Multiplication/Division Properties for Inequalities

when multiplying/dividing by a negative value

If a < bÂ ANDÂ c is negative, thenÂ Â ac > bc

If a < bÂ ANDÂ c is negative, thenÂ Â a/c > b/c

In other words, multiplying or dividing the same NEGATIVE number to both sides of an inequality reverses the sign of the inequality.

Example 4:Â Solve, write your answer in interval notation and graph the solution set

*Inv. of div. by -4 is mult. by -4, so reverse inequality sign *Open interval indicating all values less than -20

*Visual showing all numbers less than -20 on the number line

Interval notation:

(- , -20)

Graph:

A-8

3 : Inequalities relations and interval notations.

Example 5:Â Solve, write your answer in interval notation and graph the solution set

*Inv. of mult. by -2 is div. by -2, so reverse inequality sign *Closed interval indicating all values greater than or = -5/2

*Visual showing all numbers greater than or = -5/2 on the number line

[-5/2, Â )

Interval notation:

Graph:

A-8

3 : Inequalities relations and interval notations.

Strategy for Solving a Linear Inequality

Step 1:Â Simplify each side if needed.Â This would involve things like removing ( ), removing fractions, adding like terms, etc.

Step 2:Â Use Add./Sub. Properties to move the variable term on one side and all other terms to the other side.

Step 3: Use Mult./Div. Properties to remove any values that are in front of the variable.

A-8

3 : Inequalities relations and interval notations.

Example 6:Â Solve, write your answer in interval notation and graph the solution set

*Inv. of add. 5 is sub. 5 Â *Inv. of mult. by -2 is div. both sides by -2, so reverse inequality sign

*Open interval indicating all values greater than -3

*Visual showing all numbers greater than -3 on the number line

(-3, Â )

Interval notation:

Graph:

A-8

3 : Inequalities relations and interval notations.

Example 7:Â Solve, write your answer in interval notation and graph the solution set

*Distributive property *Get x terms on one side, constants on the other side *Inv. of sub. 3 is add. by 3

*Open interval indicating all values less than -1/2

*Visual showing all numbers less than -1/2 on the number line.Â

(- , 8 )

Interval notation:

Graph:

A-8

3 : Inequalities relations and interval notations.

Example 8:Â Solve, write your answer in interval notation and graph the solution set

*Mult. both sides by LCD of 6 Â *Get x terms on one side, constants on the other side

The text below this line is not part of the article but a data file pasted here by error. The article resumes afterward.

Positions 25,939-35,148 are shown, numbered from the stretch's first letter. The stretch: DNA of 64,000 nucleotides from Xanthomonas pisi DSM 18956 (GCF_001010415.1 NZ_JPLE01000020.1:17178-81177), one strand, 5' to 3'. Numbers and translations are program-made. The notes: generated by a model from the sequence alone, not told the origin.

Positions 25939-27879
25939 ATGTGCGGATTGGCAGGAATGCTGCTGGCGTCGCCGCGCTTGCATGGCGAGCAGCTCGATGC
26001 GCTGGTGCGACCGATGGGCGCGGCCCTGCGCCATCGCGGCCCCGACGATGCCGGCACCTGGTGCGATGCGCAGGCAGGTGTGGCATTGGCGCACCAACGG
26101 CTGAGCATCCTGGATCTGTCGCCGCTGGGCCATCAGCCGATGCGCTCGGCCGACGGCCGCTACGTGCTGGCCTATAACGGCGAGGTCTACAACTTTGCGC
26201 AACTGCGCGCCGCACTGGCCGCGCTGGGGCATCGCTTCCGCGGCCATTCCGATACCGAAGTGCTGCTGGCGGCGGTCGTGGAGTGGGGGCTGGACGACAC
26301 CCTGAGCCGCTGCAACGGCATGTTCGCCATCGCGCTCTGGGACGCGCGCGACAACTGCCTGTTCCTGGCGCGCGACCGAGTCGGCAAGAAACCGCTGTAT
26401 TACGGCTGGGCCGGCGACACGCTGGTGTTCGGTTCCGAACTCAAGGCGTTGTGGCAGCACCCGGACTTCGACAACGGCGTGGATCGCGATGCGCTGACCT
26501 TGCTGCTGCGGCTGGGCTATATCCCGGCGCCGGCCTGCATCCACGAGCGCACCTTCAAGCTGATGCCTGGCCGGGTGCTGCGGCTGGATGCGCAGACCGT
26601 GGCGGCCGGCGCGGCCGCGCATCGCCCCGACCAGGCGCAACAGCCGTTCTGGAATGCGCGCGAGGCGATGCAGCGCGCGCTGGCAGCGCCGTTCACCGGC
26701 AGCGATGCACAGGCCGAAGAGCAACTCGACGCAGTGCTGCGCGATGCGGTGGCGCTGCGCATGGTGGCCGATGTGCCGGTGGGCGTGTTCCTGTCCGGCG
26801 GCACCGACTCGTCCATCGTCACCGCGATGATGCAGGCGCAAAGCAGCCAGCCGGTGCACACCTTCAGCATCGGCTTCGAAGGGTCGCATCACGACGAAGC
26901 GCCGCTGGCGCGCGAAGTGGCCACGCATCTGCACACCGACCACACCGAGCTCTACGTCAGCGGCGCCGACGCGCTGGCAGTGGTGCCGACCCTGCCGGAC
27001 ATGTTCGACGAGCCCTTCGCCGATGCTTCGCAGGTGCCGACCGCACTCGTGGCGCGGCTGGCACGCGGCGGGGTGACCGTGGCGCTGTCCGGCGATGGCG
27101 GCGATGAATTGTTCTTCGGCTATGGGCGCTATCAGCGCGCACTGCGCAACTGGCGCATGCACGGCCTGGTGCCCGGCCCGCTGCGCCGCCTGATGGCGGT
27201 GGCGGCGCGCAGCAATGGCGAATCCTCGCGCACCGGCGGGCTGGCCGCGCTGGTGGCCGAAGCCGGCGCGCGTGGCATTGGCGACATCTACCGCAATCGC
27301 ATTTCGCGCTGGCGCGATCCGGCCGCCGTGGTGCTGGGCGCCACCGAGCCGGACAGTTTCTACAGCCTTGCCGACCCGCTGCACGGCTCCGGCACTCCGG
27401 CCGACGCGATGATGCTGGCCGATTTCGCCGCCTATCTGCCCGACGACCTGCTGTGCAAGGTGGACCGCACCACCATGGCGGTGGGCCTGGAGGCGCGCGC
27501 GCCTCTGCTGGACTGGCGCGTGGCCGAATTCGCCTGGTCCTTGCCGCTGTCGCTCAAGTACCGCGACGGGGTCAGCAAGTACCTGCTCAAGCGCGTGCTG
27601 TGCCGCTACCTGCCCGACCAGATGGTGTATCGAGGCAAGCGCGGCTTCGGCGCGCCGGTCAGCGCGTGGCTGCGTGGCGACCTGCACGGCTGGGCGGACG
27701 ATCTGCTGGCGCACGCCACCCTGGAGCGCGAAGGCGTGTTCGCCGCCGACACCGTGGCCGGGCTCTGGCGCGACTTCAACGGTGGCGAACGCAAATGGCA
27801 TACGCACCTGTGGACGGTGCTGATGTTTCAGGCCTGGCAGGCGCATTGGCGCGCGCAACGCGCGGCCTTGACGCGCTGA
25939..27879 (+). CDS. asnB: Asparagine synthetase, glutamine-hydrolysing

*Inv. of add. 3 is sub. by 3

*Inv. of mult. by 10 is div. by 10Â

*Closed interval indicating all values greater than or equal to -3/2

*Visual showing all numbers greater than or equal to -3/2 on the number line.

Interval notation:

(- 3/2 , )

Graph:

A-8

3 : Inequalities relations and interval notations.

Solving a Compound Inequality

A compound linear inequality is one that has two inequalities in one problem.Â

For example, 5 < x + 3 < 10 or -1 < 3x < 5.Â

Example 9:Â Solve, write your answer in interval notation and graph the solution set

*Inv. of add. 2 is sub. by 2 *Apply steps to all three partsÂ Â *All values between -6 and 8, with a closed interval at -6 (including -6)

*Visual showing all numbers between -6 and 8, including -6 on the number line.Â

.Â

Interval notation:

Graph:

A-8

3 : Inequalities relations and interval notations.

Solving an Absolute Value Inequality

Step 1:Â Isolate the absolute value expression.If there is a constant that is on the same side of the inequality that the absolute value expression is but is not inside the absolute value, use inverse operations to isolate the absolute value.Â Step 2:Â Use the definition of absolute value to set up the inequality without absolute values.

A-8

3 : Inequalities relations and interval notations.

Solving an Absolute Value Inequality

Step 3:Â Solve the linear inequalities set up in step 2.

You will solve these linear inequalities just like the ones shown above.

A-8

3 : Inequalities relations and interval notations.

Example 10:Â Solve, write your answer in interval notation and graph the solution set

*Inv. of sub. 4 is add. by 4 *Apply steps to all three parts Â *All values between -3 and 11

*Visual showing all numbers between -3 and 11

Interval notation:

Graph:

A-8

3 : Inequalities relations and interval notations.

Example 11:Â Solve, write your answer in interval notation and graph the solution set

Step 1:Â Isolate the absolute value expression.Â The absolute value expression is already isolated.Step 2:Â Use the definition of absolute value to set up the inequality without absolute values.AND

Step 3:Â Solve the linear inequalitiesset up in step 2.

Â Be careful, since the absolute value (the left side) is always positive, and positive values are always greater than negative values, the answer is no solution.Â There is no value that we can put in for x that would make this inequality true.

A-8

3 : Inequalities relations and interval notations.

Example 12:Â Solve, write your answer in interval notation and graph the solution set

First inequality, where it is less than or = to -4

*Inv. of div. by 2 is mult. by 2

*Inv. of mult. by -2 is div. by -2, so reverse inequality sign

A-8

3 : Inequalities relations and interval notations.

OR

*Second inequality, where it is greater than or = to 4

*Inv. of div. by 2 is mult. by 2

*Inv. of mult. by -2 is div. by -2, so reverse inequality signsÂ

Interval notation:

Graph:

A-8

3 : Inequalities relations and interval notations.

Example 13:Â Solve, write your answer in interval notation and graph the solution set

Step 1:Â Isolate the absolute value expression.Â The absolute value expression is already isolated.Step 2:Â Use the definition of absolute value to set up the inequality without absolute values.AND

Step 3:Â Solve the linear inequalitiesset up in step 2.

Â Again, be careful - since the absolute value (the left side) is always positive, and positive values are always greater than negative values, the answer is all real numbers.Â No matter what value you plug in for x, when you take the absolute value the left side will be positive.Â All positive numbers are greater than -2.

A-8

End of the Lecture